AMAC Exclusive – By Daniel Berman
While facing a scandal over classified documents and a debt ceiling standoff with Congress, Joe Biden has now also lost his chief of staff.
Ron Klain has announced he will be stepping down in the next few weeks. To replace him, Biden has tapped Jeff Zients, a pharmaceutical investor who oversaw the re-launch of Obamacare’s Healthcare.gov after its catastrophic rollout, and then served as Biden’s COVID-19 czar from January 2021 until the spring of 2022. The transition tells us quite a lot about Joe Biden, and his plans for 2024.
Most importantly, if Klain’s departure has caused speculation in some circles about Biden not running again or somehow being pushed out in 2024, Zients’s selection should end it. It is hard to think of a more “Joe Biden” pick for the role, as Zients reflects virtually all of the same instincts of the current president: self-assuredness, confidence in his own indispensability, combined with frustration at those who cannot grasp his greatness. If the past is prologue, we should expect a highly combative next two years from the Biden administration.
In Ron Klain, Biden found someone whose public career mirrored his own. The defining feature of Biden’s career – at least in his own mind – has been that of “destiny delayed.” First serving in the Senate at the minimum age of 30, Biden’s sense of destiny crashed into plagiarism allegations during his 1988 presidential bid, and he dropped out before the first primaries.
Biden’s efforts to reinvent himself as an elder statesman were undermined by his atrocious handling of the Clarence Thomas hearings, and then his 2008 campaign fizzled. After serving as vice president under Barack Obama, Biden was forced out of the 2016 contest to succeed his boss by Hillary Clinton. His belated 2020 effort almost crashed once again, only to be revived in South Carolina by the implosion of his rivals. He then stumbled into the presidency in a manner which was underwhelming to most, but a vindication for himself.
For Ron Klain, becoming White House Chief of Staff in 2021 was similarly an overdue vindication. At age 31, he shepherded Ruth Bader Ginsberg onto the Supreme Court while serving in the Clinton administration. At 33, he was Attorney General Janet Reno’s chief of staff, then at the age of 34 he became the chief of staff to Vice President Al Gore. He left that role in 1999 to run Gore’s campaign, a trajectory which would have taken him to the job he holds now in 2001, at the youthful age of 40.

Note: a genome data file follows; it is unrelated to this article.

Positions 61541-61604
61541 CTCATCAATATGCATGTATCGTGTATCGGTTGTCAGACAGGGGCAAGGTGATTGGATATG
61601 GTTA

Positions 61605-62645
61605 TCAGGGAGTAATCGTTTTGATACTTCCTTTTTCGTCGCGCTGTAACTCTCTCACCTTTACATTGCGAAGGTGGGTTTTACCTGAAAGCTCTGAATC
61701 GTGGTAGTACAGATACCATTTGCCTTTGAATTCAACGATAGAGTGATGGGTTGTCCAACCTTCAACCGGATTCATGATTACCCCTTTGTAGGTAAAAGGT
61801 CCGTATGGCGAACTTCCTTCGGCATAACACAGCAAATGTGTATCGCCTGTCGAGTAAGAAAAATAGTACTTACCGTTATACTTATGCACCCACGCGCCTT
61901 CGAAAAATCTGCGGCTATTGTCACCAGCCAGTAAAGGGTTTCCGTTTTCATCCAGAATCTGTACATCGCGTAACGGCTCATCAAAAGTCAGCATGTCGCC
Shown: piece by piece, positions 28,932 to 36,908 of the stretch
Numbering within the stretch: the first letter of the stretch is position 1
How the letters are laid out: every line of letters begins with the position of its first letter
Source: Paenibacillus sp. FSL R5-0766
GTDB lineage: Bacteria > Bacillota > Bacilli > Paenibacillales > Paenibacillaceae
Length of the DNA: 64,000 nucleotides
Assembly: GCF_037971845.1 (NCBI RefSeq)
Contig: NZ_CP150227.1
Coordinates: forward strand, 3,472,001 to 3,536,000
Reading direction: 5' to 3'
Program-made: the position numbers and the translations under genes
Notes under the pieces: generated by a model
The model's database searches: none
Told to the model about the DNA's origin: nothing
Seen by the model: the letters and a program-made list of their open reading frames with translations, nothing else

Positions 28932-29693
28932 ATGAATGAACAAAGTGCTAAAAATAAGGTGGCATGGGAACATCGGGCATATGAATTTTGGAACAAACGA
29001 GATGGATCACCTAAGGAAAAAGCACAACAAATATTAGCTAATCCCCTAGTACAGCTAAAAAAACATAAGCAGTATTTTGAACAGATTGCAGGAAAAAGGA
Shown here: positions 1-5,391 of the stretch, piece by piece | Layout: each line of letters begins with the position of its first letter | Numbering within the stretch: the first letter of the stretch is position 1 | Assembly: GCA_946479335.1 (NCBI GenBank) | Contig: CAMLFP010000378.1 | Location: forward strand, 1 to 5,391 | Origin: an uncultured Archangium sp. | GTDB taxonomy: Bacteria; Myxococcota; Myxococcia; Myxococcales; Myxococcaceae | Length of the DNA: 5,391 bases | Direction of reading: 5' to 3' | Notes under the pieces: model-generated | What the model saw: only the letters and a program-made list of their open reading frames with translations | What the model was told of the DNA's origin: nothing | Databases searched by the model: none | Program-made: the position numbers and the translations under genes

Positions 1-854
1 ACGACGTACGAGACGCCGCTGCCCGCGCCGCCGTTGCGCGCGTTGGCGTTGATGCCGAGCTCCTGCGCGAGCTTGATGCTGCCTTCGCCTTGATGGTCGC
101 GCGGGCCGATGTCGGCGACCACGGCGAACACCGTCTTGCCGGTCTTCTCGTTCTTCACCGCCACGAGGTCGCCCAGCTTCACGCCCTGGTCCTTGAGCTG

But Klain was forced out of the Gore campaign, only to be brought back for the Florida recount effort, where he again suffered defeat. There followed wilderness years, where nothing went right. Klain worked for Wesley Clark and then John Kerry in 2004, followed by Indiana Senator Evan Bayh in 2008. Joe Biden chose him as his chief of staff in 2008, and it was a testament to how his career had gone that the offer of the same job he had held 13 years before came as a godsend.
Napoleon Bonaparte once was asked what he valued in his marshals. After being told an officer was conscientious, clever, and aggressive, he asked, “but are they lucky?” Both Klain and Biden had been unlucky, with careers marked by failure. Nonetheless, by sheer force of inertia, they had forced their way upwards. Late, and after having failed repeatedly, they finally made it.
It is remarkable how that outlook, that if you fail, try again, and keep trying the same thing until it works, which defined the careers of both Klain and Biden, has also defined the current administration. Whether it be the 18-month-long effort to pass the “Inflation Reduction Act” or foreign policy, the Biden administration does not pivot unless forced, and does not admit mistakes. If things fail to work, it is because others have failed the administration, and the policy just needs more time to deliver results.